Fog falling onto a grassy landscape on Fort Hill Farm.
Sunny Valley Preserve Fort Hill Farm at Sunny Valley Preserve © TNC


The Nature Conservancy Celebrates 50 Years at the Sunny Valley Preserve

The milestone marks decades of conservation, farming and education in Connecticut.

Media Contacts

  • Susan Wollschlager
    Director of Marketing and Communications, Connecticut
    The Nature Conservancy

The Nature Conservancy is celebrating 50 years of working at the Sunny Valley Preserve: In 1973, the land officially came into TNC's care so that it would be protected while supporting sustainable farming and education.

From the start, this unique conservation project, spanning New Milford and Bridgewater, focused on the idea that protecting the planet and feeding its growing population could go hand-in-hand. In response, its 450 acres of working farmland are managed alongside 1,450 acres of natural areas with over 18 miles of hiking trails for the public.

“Sunny Valley has certainly evolved over the decades, but the heart and soul of this work has remained the same: to protect the land and all of its wildlife and vegetation while nourishing local communities through farming methods that work with the land, rather than just making use of it,” says Wayne Woodard, TNC's Sunny Valley preserve director.

At Sunny Valley, TNC continues to carry out the science-based conservation vision of George Pratt, Jr., who donated the land. His father purchased Sunny Valley Farm in 1934, and Pratt went on to protect more than a dozen separate pieces of open or wooded lands in the area from developers. In 1973, he donated them to TNC. Over time, after significant capital improvements, four primary farms were established on the parcel and leased to farmers. The result is one of Connecticut’s most exceptional protected spaces, teeming with educational opportunities, diverse plants and animals, a strong sense of community and working farms.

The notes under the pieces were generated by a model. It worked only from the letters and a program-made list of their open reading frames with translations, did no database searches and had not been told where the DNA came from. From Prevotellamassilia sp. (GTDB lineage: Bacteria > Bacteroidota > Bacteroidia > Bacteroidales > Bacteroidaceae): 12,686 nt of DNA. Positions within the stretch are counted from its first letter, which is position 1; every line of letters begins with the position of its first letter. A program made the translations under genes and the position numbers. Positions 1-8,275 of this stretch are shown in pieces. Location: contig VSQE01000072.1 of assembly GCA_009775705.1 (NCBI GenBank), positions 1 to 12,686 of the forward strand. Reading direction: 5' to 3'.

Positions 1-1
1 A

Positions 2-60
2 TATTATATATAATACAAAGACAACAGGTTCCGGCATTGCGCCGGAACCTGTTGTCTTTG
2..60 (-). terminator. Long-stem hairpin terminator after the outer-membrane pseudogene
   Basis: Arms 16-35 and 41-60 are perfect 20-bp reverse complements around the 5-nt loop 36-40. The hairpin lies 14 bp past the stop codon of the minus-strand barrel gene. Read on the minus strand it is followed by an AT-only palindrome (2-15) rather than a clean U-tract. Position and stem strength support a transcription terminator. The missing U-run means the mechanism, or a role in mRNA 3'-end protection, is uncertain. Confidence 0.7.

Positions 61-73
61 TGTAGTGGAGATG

Sustainable farming methods aren’t just a Connecticut conversation; they’re a global concern, given farming’s connections to greenhouse gases and climate change.

“We’re proud that Sunny Valley is an example of land preservation, and also of the long-term positive impact that sustainable agriculture can have on the environment,” adds Laura Shail, TNC's office administrator for Sunny Valley. “So many people of all ages across our state have had the chance to hear about that work, while also learning about the natural habitats that are supported here. We look forward to the next 50 years and beyond.”

The Nature Conservancy is a global conservation organization dedicated to conserving the lands and waters on which all life depends. Guided by science, we create innovative, on-the-ground solutions to our world’s toughest challenges so that nature and people can thrive together. We are tackling climate change, conserving lands, waters and oceans at an unprecedented scale, providing food and water sustainably and helping make cities more sustainable. The Nature Conservancy is working to make a lasting difference around the world in 77 countries and territories (41 by direct conservation impact and 36 through partners) through a collaborative approach that engages local communities, governments, the private sector, and other partners. To learn more, visit or follow @nature_press on X.